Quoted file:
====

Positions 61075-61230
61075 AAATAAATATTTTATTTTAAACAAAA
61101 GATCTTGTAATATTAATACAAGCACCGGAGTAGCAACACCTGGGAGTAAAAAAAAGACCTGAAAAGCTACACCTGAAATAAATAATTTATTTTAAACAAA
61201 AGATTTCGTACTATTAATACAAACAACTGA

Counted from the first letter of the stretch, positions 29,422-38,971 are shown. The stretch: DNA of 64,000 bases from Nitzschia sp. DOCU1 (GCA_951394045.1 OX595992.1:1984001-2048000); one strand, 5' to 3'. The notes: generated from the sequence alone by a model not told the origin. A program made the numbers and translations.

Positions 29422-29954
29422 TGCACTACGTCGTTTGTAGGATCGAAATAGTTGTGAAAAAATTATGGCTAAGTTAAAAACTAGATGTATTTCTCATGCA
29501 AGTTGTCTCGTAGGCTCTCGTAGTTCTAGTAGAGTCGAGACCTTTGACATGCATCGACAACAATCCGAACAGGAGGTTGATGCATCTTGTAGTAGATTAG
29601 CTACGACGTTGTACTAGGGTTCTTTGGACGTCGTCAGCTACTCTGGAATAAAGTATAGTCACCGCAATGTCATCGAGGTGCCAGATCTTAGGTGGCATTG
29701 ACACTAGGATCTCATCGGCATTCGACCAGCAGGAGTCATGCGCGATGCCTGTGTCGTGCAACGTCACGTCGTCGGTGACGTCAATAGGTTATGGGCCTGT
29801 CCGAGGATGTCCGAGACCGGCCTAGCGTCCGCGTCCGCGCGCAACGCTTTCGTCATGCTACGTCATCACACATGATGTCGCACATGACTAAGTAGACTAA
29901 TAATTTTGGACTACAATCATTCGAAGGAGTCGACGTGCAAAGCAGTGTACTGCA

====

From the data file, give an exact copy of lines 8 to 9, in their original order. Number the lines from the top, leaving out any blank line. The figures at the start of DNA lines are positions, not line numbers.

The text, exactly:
29501 AGTTGTCTCGTAGGCTCTCGTAGTTCTAGTAGAGTCGAGACCTTTGACATGCATCGACAACAATCCGAACAGGAGGTTGATGCATCTTGTAGTAGATTAG
29601 CTACGACGTTGTACTAGGGTTCTTTGGACGTCGTCAGCTACTCTGGAATAAAGTATAGTCACCGCAATGTCATCGAGGTGCCAGATCTTAGGTGGCATTG